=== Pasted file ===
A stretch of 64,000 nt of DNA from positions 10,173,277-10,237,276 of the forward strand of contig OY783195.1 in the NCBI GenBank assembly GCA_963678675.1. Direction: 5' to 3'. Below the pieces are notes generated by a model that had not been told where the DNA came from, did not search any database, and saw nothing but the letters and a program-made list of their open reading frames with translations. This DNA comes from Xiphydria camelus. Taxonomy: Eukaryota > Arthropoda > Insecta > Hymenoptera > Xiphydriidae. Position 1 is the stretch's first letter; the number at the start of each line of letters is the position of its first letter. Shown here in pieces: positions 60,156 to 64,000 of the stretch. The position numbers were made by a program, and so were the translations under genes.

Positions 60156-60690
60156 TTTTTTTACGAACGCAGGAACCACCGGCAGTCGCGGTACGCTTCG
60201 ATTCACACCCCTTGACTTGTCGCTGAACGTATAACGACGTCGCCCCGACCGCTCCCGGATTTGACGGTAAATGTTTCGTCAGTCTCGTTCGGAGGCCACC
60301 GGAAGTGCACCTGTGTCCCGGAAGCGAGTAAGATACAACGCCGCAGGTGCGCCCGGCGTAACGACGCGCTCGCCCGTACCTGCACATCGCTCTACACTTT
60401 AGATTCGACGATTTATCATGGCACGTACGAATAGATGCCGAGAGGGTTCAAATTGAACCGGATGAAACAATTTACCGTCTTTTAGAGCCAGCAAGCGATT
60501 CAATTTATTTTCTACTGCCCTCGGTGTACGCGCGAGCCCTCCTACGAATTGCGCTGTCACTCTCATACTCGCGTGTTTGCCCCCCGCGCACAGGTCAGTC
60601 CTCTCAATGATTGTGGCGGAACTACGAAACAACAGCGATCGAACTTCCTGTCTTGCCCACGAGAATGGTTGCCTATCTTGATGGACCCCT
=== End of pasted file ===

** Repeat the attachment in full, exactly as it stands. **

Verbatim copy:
A stretch of 64,000 nt of DNA from positions 10,173,277-10,237,276 of the forward strand of contig OY783195.1 in the NCBI GenBank assembly GCA_963678675.1. Direction: 5' to 3'. Below the pieces are notes generated by a model that had not been told where the DNA came from, did not search any database, and saw nothing but the letters and a program-made list of their open reading frames with translations. This DNA comes from Xiphydria camelus. Taxonomy: Eukaryota > Arthropoda > Insecta > Hymenoptera > Xiphydriidae. Position 1 is the stretch's first letter; the number at the start of each line of letters is the position of its first letter. Shown here in pieces: positions 60,156 to 64,000 of the stretch. The position numbers were made by a program, and so were the translations under genes.

Positions 60156-60690
60156 TTTTTTTACGAACGCAGGAACCACCGGCAGTCGCGGTACGCTTCG
60201 ATTCACACCCCTTGACTTGTCGCTGAACGTATAACGACGTCGCCCCGACCGCTCCCGGATTTGACGGTAAATGTTTCGTCAGTCTCGTTCGGAGGCCACC
60301 GGAAGTGCACCTGTGTCCCGGAAGCGAGTAAGATACAACGCCGCAGGTGCGCCCGGCGTAACGACGCGCTCGCCCGTACCTGCACATCGCTCTACACTTT
60401 AGATTCGACGATTTATCATGGCACGTACGAATAGATGCCGAGAGGGTTCAAATTGAACCGGATGAAACAATTTACCGTCTTTTAGAGCCAGCAAGCGATT
60501 CAATTTATTTTCTACTGCCCTCGGTGTACGCGCGAGCCCTCCTACGAATTGCGCTGTCACTCTCATACTCGCGTGTTTGCCCCCCGCGCACAGGTCAGTC
60601 CTCTCAATGATTGTGGCGGAACTACGAAACAACAGCGATCGAACTTCCTGTCTTGCCCACGAGAATGGTTGCCTATCTTGATGGACCCCT